It’s Dubai’s most iconic image: the hotel Burj Al Arab, suggesting an Arab dhow plying the waters of the Gulf, is a nod to Dubai’s past, as well as being a very visible benchmark of what happens when money, determination, vision, and groundbreaking engineering technology come together.
The billions of UAE dirhams, the thousands of cubic metres of concrete and sand, the thousands of tonnes of steel, and all the other statistics and factoids can readily be found here.
Apart from what you see from a distance while driving along Dubai’s Shaikh Zayed Road or Jumeirah Beach Road, we’ll try to separate some of the myths from the truth and see what, if anything, the Burj has to offer to all the rest of us who just gasp at the nightly tariff on the Royal Suite (It’s stated in the link above).
Funny to think that it’s almost sixteen years old – it celebrates the anniversary of its opening in 1999 each December. There are many newer hotels in Dubai now, but the Burj still remains the yardstick against which the others must be judged.
What’s it like to stay there?
I don’t know. I live in Dubai – I’ve visited the Burj on a few occasions, but I’ve never taken the final step and treated myself to a night to find out. The Burj Al Arab’s own dedicated website, part of the Jumierah Group’s website, will give you a pretty good idea.
Standard room, Deluxe Room or… well forget all that: the rooms are all suites (with your own personal butler), but some are more… “mmm” than others. Prices currently start at AED 5905 per night ($US 1607) and go up from there.
Surprisingly enough, there are occasionally deals on a night or two at the Burj, so if your heart’s really set on it, try Booking.com or Lastminute.com, but don’t expect too much – and it will certainly help if you can be flexible with your dates.
But what’s it really like to stay there? Go back to the website and check out the room pictures. I don’t think you’ll have too many complaints.
How about eating there?
It won’t be a cheap night out!
What do you fancy?
One of the highest restaurants in Dubai, or anywhere in the world for that matter? Book a table at Al Muntaha – the website page tells you most of what you need to know, and even includes the restaurant’s recommended specialties.
Underwater? Try Al Mahara, situated beneath the sea. You’ll be seated alongside, or very close to, the hotel’s 990,000 litre seawater aquarium. Not surprisingly, this restaurant specializes in seafood.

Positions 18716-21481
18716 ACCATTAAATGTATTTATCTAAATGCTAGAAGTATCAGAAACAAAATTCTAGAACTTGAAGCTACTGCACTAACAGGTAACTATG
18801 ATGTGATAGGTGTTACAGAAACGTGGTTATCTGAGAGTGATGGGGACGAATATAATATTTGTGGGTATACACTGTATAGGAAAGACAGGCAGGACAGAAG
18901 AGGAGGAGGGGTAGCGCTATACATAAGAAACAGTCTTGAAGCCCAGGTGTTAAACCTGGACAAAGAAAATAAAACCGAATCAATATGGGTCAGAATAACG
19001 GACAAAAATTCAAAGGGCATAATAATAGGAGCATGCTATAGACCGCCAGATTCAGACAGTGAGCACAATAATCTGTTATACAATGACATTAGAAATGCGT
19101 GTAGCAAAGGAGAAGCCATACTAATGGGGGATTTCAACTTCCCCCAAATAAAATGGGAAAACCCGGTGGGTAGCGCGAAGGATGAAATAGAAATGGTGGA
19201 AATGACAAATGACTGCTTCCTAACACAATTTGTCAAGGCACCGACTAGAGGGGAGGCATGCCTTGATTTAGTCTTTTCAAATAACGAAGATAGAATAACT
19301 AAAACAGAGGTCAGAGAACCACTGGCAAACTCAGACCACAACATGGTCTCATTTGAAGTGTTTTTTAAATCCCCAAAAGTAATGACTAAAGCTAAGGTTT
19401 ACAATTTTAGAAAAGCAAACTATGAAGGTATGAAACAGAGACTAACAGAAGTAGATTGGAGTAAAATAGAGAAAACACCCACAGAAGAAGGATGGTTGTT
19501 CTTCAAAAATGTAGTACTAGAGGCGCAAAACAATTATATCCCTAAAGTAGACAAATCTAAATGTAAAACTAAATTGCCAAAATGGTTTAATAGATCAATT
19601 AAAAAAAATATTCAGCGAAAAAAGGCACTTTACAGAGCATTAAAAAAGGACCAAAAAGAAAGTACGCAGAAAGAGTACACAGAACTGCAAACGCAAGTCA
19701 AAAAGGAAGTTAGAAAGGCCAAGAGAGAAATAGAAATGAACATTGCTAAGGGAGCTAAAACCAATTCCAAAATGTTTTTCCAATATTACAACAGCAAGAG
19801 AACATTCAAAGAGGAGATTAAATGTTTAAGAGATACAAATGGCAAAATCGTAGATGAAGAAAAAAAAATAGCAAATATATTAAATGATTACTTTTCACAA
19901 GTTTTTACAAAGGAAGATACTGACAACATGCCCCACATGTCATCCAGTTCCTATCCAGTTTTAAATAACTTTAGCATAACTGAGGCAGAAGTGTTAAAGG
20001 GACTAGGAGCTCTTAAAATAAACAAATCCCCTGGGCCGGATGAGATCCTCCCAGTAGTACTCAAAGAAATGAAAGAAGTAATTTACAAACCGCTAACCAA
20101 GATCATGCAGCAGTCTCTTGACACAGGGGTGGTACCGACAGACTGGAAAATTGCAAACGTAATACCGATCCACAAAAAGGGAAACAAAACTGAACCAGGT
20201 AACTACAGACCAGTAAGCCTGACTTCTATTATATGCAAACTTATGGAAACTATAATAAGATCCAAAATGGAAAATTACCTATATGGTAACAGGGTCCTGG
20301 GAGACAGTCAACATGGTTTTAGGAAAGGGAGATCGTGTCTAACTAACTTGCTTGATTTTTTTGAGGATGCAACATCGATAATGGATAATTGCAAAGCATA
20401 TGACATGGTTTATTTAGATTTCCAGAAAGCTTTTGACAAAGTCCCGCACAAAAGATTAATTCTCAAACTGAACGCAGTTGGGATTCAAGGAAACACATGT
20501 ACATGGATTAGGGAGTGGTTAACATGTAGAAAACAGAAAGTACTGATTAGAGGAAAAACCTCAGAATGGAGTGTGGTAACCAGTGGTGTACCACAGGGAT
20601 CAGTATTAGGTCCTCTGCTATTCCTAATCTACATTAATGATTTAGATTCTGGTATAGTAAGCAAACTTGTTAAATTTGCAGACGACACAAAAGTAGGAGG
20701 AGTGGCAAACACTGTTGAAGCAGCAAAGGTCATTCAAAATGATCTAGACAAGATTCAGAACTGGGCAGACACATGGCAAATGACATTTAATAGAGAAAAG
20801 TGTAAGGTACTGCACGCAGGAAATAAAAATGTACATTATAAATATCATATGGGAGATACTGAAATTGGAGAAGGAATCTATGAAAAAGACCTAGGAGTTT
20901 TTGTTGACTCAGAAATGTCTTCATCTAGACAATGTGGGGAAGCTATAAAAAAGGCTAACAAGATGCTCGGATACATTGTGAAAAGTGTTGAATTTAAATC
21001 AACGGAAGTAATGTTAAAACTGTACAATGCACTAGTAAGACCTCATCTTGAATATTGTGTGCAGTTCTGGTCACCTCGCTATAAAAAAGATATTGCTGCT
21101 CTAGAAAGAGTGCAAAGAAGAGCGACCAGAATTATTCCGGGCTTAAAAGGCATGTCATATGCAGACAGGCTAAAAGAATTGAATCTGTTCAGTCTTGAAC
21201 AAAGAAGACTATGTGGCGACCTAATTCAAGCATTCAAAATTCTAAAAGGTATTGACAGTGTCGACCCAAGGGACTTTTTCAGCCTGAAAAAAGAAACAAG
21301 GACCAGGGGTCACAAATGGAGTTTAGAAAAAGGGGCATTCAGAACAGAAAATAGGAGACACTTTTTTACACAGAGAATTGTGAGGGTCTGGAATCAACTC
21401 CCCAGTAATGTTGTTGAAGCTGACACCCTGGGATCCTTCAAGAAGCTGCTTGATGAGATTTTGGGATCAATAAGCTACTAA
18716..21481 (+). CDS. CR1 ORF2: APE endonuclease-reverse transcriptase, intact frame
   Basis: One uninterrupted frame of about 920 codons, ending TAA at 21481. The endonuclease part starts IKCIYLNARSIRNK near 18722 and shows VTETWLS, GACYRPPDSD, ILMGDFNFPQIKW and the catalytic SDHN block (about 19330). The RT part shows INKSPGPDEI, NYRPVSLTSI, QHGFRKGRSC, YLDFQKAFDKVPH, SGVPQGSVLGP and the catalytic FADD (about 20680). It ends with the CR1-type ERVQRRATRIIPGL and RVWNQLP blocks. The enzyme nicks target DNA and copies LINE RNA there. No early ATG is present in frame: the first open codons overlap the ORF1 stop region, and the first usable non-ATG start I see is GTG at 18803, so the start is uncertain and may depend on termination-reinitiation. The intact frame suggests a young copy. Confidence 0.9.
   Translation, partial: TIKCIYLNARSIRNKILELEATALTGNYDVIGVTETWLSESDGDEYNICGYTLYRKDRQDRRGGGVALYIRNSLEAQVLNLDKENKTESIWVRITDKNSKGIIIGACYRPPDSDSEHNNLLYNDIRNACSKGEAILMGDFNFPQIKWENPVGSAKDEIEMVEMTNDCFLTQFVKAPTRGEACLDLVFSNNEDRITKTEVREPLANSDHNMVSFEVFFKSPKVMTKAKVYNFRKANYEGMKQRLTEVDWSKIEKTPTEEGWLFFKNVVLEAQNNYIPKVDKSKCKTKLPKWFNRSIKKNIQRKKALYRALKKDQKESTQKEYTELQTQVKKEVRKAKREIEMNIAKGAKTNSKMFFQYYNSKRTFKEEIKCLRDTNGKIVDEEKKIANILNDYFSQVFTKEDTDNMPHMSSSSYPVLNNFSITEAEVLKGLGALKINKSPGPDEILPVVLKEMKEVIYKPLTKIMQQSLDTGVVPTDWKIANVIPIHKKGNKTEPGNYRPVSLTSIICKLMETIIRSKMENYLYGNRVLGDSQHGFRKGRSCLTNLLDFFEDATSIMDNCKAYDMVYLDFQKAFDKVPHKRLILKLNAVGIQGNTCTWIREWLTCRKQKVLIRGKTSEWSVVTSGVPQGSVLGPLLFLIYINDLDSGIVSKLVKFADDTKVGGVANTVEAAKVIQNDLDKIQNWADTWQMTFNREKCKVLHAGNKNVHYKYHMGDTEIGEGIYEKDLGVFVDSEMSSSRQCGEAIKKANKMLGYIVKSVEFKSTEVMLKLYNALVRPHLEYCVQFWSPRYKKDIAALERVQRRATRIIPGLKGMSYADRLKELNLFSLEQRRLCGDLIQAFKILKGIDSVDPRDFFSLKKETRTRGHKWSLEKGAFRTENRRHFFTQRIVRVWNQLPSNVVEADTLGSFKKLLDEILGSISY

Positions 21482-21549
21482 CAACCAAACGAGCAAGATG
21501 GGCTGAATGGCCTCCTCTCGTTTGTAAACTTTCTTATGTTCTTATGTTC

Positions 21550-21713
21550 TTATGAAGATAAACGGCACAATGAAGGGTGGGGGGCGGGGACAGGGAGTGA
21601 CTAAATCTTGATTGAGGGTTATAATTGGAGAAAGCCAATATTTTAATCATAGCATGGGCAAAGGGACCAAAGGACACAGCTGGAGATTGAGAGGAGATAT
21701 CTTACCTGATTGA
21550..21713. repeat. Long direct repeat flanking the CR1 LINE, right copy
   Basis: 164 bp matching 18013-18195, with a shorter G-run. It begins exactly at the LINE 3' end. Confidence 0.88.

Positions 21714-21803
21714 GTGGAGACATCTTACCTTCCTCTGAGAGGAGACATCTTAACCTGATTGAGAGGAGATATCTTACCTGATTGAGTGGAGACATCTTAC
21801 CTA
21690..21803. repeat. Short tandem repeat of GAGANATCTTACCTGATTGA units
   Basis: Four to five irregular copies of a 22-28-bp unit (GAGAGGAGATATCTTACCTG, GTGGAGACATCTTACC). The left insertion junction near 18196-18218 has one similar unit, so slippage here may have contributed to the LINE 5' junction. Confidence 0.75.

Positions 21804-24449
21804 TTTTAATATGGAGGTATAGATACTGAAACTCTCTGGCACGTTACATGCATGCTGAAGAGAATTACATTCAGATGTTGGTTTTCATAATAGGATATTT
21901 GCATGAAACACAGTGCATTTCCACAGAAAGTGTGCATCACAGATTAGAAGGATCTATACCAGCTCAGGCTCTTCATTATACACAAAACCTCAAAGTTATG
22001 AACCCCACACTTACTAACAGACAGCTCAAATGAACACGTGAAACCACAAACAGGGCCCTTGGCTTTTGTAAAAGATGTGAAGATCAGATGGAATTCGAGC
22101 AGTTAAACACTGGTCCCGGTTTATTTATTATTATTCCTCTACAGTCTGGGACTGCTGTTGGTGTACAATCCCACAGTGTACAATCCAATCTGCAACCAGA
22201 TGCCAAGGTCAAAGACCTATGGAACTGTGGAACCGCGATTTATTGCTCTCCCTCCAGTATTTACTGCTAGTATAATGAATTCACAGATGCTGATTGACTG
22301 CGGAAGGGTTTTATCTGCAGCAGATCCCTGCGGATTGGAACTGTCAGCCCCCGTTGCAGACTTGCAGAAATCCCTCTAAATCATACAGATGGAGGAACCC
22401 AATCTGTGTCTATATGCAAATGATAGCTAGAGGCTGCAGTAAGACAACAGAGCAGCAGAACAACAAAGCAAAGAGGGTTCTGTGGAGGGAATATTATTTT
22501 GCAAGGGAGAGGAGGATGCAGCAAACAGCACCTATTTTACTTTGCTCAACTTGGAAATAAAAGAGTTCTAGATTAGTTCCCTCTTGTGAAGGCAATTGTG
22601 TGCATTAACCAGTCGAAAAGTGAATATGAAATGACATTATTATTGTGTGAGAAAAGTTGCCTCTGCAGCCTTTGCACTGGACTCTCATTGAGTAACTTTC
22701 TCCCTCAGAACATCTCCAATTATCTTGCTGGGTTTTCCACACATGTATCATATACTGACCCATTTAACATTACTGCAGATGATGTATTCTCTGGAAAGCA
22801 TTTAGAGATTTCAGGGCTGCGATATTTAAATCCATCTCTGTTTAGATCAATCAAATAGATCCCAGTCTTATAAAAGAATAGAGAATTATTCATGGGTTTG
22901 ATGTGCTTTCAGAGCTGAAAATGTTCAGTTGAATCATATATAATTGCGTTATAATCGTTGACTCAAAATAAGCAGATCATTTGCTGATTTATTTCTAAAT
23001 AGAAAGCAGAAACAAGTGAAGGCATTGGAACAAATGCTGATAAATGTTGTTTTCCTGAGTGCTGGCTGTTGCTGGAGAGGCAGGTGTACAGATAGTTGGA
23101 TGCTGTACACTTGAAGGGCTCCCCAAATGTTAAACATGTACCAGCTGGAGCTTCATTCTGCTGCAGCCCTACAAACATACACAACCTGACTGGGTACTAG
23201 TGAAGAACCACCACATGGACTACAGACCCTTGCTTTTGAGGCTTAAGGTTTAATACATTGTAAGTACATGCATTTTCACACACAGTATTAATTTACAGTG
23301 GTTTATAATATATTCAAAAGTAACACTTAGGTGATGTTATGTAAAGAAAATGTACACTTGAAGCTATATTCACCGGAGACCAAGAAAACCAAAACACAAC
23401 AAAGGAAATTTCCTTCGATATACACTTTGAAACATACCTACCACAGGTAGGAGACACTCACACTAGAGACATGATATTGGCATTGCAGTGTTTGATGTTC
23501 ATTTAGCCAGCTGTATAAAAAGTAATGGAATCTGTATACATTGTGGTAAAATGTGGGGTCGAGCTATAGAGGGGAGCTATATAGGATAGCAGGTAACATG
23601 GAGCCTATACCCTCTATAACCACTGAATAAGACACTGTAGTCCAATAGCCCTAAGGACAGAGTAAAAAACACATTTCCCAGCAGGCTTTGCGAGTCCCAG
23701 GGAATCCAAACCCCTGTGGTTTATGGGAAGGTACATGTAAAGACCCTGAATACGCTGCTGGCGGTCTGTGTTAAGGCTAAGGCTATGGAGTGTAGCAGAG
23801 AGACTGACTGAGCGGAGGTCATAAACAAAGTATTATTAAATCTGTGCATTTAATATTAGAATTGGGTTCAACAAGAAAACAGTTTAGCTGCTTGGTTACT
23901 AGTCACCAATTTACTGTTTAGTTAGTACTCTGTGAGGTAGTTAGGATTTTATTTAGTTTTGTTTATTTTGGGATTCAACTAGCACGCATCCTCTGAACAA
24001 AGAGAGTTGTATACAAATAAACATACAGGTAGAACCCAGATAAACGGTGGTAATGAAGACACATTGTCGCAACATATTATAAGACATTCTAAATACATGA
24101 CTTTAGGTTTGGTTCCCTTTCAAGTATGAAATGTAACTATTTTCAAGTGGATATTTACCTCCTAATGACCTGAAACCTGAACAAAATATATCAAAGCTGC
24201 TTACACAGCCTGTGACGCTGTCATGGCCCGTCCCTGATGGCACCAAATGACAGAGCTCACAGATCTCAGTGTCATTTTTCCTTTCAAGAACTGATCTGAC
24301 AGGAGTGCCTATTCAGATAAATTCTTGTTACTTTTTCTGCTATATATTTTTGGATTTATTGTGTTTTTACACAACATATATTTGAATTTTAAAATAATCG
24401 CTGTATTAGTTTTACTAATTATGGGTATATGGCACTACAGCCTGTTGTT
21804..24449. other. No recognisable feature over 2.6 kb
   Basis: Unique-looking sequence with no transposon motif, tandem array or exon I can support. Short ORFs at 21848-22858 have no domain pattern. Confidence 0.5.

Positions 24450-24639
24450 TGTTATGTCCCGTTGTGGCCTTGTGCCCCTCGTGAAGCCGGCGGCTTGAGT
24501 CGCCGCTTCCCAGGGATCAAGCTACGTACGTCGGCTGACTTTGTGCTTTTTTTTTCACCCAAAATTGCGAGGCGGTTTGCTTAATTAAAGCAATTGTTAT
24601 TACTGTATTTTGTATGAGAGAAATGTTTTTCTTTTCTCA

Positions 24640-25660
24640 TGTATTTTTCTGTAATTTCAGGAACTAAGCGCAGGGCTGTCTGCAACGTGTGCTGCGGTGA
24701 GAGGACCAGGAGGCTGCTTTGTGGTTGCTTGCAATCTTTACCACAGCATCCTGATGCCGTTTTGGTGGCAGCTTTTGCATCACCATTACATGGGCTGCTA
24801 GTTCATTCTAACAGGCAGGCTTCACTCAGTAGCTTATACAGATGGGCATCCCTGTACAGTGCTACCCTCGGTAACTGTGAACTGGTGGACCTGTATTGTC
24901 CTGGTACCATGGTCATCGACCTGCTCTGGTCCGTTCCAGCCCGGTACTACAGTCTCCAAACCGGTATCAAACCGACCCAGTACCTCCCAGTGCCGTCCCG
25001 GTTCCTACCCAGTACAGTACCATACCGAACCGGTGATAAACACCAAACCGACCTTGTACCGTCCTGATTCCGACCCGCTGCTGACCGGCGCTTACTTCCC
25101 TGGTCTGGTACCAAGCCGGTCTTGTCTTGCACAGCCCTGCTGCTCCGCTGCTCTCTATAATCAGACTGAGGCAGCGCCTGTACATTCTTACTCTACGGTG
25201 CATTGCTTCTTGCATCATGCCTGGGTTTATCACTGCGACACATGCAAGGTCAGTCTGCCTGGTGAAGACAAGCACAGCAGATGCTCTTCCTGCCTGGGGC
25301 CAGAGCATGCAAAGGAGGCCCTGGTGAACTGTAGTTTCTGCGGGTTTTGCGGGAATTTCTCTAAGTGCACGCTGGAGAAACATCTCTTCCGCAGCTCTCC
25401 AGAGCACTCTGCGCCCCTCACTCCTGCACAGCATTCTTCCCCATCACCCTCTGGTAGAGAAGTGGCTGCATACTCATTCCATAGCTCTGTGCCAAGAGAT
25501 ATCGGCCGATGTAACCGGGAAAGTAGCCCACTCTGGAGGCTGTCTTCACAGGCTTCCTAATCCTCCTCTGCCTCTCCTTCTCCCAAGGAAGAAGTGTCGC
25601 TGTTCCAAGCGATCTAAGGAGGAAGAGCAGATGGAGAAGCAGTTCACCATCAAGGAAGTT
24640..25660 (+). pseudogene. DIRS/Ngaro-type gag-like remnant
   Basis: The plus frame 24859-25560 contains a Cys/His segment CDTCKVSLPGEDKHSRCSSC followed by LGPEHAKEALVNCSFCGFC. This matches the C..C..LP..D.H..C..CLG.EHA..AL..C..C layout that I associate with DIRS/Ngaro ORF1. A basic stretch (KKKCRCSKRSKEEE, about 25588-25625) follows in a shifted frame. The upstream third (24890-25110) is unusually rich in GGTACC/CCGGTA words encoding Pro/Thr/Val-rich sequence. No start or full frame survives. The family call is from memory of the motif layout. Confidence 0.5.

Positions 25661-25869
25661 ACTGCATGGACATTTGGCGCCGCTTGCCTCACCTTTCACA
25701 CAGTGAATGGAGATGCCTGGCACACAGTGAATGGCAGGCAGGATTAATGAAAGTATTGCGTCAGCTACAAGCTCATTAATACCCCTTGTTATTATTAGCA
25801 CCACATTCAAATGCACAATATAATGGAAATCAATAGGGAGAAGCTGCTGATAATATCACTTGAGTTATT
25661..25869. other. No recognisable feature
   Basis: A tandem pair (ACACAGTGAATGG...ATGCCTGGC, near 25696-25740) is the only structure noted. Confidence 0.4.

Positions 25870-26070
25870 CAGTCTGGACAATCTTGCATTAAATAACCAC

There are nine restaurants and bars altogether. You can find out about all of them here.
Can I experience the Burj without it costing me a month’s salary or my annual bonus?
Actually, yes, but you can’t just show up unannounced and have a look around. It is, after all, nearly 300 meters offshore on it’s own artificial island.
You need to get past the security gates in order to be driven across to the island, which means that if you’re not actually staying at the hotel, you need some other reason in order to gain access.
How about a Burj Al Arab afternoon tea? Still not exactly cheap, but not ruinously expensive either, and the good thing is that once over at the hotel, you won’t be asked to leave again in a trice. In other words, you’ve paid your admission fee, you’re going to have a splendid time at whichever tea you choose, and you can linger for as long as you like afterwards.
My personal choice is the Ultimate Afternoon Tea at Sahn Eddar, followed by a visit to see the sun go down over the Gulf at the Skyview Bar. You can make a round of drinks last quite a while, and you won’t be pressured to order more. The Skyview Bar is a great place to be at sunset, as you can have a view out into the Gulf, or depending on where you can sit, watch the colors of the sunset play across the coastline.
Call the hotel to make a reservation, because you will need this in order to gain access from the Jumeirah Beach Road entrance, beside the Wild Wadi Waterpark. Or you could, of course, arrive by chartered helicopter, but sadly this service is only available to in-house guests.
Fantasy time – what else do I get if I ever stay there?
I mentioned the butler service earlier – you can arrange transfers to and from the airport by a variety of luxury limousines, starting at the bottom with Mercedes G Wagons all the way up to Rolls Royce Phantoms (no, they’re not free and never were – you have to pay extra for these – prices given in the link above).
You can rent a Ferrari, an Aston Martin, or a Lamborghini. You’ll be given (not to keep!) a gold plated iPad at check-in, from which you access all the hotel’s services.
You can spoil yourself rotten at the Talise Spa, work up a sweat with a personal trainer at the Talise Fitness Club, and you’ve got your own private beach back over on the mainland (you can walk over on the causeway, or if you don’t fancy walking, you will be whisked over and back on one of the hotel’s many golf buggies).
And of course, all guests have unlimited free access to the Wild Wadi Waterpark. Don’t dismiss it! It’s an absolute hoot! There are some very elegant and suitably expensive in-house shops and boutiques, should you not desire to ever leave once having checked in.
All the details about the above and more can be found here.
It sounds amazing – what do others think of the whole Burj Al Arab experience?
Most, of course, are overwhelmingly positive, but you’d be surprised at the minute details that people will find fault with.
Not surprising, really, when you consider the all up cost of even a single night’s stay, if you also wine and dine while there. You can read for yourself here on Tripadvisor. I’m genuinely surprised that 1.3% of a total 2809 reviewers rated the hotel as “terrible.”
Proof, I guess, that some people just can’t be satisfied.